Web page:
Elias Canetti

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Canetti, Elias

(kənĕt`ē), 1905–94, English novelist and essayist, b. Ruschuk (now Ruse), Bulgaria. He came from a Sephardic Jewish background, spent most of his early years in Vienna, and, fleeing Nazism, emigrated to England in 1939 just before the outbreak of World War II. His most important works, all written in German, are the novel Auto-da-Fé (1935, tr. 1946), a searing picture of a man who is obsessive, degraded, and evil, and Crowds and Power (1960, tr. 1962), a study of mass psychology. He also wrote plays, autobiographical works, essays, and a study of KafkaKafka, Franz
, 1883–1924, German-language novelist, b. Prague. Along with Joyce, Kafka is perhaps the most influential of 20th-century writers. From a middle-class Jewish family from Bohemia, he spent most of his life in Prague.
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. He was awarded the Nobel Prize in Literature in 1981.


See his reminiscences: The Tongue Set Free (1977, tr. 1979), The Torch in My Ear (1980, tr. 1982), The Play of the Eyes (1985, tr. 1986), and the unfinished and posthumously published Party in the Blitz (2003, tr. 2005); his notebooks (1998); study by R. Lawson (1991).

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References in periodicals archive ?
For foregrounded here was not so much the irreducible antagonism in the social that relational aesthetics is said to gloss over, but rather the psychic instability of the crowd as seen from Gustave Le Bon, through Freud and Elias Canetti, to recent students of hooliganism--an instability that rendered the installation insecure as both structure and event.
Possessed of a phenomenal memory, he could quote, verbatim, conversations he had had with Kenneth Clark and Elias Canetti, for example, some 60 years previously.
Earlier this week, 106 years ago, Elias Canetti was born in Bulgaria.
Pero es que al lado de la bibliografia critica brillan con mas luz las continuas referencias a poetas, escritores y ensayistas, como Kundera, Gil de Biedma, Garcia Marquez, Octavio Paz y, sobre todo, Elias Canetti, pues no en vano cada capitulo del libro se abre con una cita suya, que ilumina el espiritu y la intencion que lo guia.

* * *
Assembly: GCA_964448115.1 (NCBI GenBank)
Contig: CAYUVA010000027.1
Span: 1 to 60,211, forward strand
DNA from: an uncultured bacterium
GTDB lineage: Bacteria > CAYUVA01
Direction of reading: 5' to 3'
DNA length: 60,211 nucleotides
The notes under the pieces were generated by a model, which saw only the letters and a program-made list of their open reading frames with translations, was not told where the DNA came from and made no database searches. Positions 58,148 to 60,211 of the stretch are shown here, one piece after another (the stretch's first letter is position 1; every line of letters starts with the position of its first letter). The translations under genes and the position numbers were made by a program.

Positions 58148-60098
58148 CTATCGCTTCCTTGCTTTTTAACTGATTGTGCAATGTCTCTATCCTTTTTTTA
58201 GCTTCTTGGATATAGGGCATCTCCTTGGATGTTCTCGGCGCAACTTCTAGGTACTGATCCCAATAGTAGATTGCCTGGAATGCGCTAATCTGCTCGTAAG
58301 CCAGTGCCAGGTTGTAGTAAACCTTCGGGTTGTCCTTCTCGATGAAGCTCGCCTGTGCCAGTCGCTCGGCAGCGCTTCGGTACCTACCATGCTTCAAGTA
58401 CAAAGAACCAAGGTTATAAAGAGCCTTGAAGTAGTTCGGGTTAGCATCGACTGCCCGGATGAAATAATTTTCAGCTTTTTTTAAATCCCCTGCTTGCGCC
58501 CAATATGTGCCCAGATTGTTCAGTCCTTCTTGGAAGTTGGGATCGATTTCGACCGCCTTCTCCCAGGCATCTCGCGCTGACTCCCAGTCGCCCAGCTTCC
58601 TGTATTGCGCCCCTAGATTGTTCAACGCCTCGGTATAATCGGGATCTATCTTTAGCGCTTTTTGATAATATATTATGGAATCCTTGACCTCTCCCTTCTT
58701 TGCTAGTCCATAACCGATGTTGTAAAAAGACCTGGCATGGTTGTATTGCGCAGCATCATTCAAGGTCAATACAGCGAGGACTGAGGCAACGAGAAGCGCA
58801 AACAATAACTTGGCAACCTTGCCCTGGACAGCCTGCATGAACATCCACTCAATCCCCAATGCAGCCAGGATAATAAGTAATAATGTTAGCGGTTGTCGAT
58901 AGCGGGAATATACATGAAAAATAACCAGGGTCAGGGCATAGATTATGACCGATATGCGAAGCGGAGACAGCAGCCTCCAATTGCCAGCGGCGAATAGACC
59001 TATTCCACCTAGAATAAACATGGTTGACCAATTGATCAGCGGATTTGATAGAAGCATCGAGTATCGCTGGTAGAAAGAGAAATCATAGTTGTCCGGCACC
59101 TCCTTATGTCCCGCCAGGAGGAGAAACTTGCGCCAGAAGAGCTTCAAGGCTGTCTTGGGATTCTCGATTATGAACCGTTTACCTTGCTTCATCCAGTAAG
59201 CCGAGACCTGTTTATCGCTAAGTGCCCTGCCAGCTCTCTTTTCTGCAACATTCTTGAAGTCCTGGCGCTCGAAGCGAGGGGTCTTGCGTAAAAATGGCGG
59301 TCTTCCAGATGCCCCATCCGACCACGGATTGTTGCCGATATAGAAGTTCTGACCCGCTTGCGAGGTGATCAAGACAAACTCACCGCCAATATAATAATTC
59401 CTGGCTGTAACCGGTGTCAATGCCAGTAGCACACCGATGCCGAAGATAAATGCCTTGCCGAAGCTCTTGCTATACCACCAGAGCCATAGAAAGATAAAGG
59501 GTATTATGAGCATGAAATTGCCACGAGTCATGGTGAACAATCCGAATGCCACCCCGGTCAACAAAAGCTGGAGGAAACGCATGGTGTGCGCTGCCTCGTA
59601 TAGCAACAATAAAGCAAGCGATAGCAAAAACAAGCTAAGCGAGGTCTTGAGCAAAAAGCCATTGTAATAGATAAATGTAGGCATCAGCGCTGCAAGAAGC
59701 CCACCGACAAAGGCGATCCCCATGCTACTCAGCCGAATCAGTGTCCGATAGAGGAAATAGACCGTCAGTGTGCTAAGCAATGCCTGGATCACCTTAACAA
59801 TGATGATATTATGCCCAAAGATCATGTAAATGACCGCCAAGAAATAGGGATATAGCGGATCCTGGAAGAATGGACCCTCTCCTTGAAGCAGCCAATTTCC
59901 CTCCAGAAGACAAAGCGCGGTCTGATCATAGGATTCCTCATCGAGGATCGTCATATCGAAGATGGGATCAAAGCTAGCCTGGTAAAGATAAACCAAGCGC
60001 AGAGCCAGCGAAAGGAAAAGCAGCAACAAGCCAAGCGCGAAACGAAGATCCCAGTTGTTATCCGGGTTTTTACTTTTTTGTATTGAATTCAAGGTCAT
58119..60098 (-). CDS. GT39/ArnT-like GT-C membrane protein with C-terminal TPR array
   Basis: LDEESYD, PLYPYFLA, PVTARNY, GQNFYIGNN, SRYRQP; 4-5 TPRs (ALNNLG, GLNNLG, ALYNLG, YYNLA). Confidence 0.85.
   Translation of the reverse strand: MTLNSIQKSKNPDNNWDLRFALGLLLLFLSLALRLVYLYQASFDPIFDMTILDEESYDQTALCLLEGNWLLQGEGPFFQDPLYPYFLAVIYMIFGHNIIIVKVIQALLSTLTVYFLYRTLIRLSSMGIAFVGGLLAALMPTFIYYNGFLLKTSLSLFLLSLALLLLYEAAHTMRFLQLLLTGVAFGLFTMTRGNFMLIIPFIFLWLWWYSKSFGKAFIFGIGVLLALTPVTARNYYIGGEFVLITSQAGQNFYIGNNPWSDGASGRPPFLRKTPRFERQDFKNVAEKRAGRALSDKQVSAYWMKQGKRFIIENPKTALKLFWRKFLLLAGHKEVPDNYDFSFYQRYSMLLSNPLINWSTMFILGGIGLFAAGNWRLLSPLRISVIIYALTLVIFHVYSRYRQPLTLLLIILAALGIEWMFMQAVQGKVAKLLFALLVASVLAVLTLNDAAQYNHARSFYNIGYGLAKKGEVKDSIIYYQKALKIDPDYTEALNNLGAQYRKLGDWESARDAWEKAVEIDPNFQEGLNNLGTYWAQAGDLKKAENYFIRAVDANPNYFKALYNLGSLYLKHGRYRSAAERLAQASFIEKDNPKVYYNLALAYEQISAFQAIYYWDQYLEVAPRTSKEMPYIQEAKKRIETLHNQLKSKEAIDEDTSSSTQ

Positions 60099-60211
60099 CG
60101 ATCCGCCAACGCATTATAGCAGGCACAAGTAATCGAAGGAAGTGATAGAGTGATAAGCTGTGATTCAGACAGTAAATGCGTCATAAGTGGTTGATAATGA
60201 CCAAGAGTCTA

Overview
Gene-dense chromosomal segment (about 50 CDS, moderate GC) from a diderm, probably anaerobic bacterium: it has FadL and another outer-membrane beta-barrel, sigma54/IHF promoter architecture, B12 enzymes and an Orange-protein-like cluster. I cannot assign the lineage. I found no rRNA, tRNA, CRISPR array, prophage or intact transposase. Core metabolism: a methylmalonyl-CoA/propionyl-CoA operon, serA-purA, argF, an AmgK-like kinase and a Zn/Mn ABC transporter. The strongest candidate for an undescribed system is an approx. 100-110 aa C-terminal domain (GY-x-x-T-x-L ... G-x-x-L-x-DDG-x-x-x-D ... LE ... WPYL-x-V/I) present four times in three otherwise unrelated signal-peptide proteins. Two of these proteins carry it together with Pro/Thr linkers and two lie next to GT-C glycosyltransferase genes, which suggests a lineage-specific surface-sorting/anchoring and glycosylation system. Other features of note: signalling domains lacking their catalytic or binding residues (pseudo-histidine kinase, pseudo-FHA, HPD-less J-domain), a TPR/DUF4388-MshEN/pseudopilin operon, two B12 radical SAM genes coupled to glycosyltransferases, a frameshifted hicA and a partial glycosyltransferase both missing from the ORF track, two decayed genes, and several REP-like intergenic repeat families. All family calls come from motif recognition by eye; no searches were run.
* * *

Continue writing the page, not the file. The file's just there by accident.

The essays translated and collected in this extremely well-produced volume are pivotal to the understanding of Cacciari's notion of "negativity" and the way in which his critique of political reason articulates itself from the encounter with some pivotal German intellectuals: two of the texts in the book are devoted to a critique of Weber, one to Nietzsche's [lack of] politics, another to German romantics and neo-romantic thought (Hoffmanstahl, Lukacs and Benjamin), and the others to Elias Canetti, to law and justice in Carl Schmitt, Walter Benjamin and Simone Weil, to the geo-ontology of Europe and finally to the figure of the politician as tragic hero.
Elias Canetti observed, "People's fates are simplified by their names."
Scott Fitzgerald, Vladimir Nabokov, Truman Capote, Anita Brookner--not to mention widely translated heavy-hitters like Voltaire, the poet Rilke, Colette, Thomas Mann, Elias Canetti and Jose Luis Borges--do not begin to exhaust the list.
In order to illustrate this approach, I will discuss the role of narratorial agency and polemical portrayal in texts by Heinrich von Kleist and Elias Canetti. Both authors share an emphasis on the external constitution and attribution of an apparently mental and internal phenomenon like madness.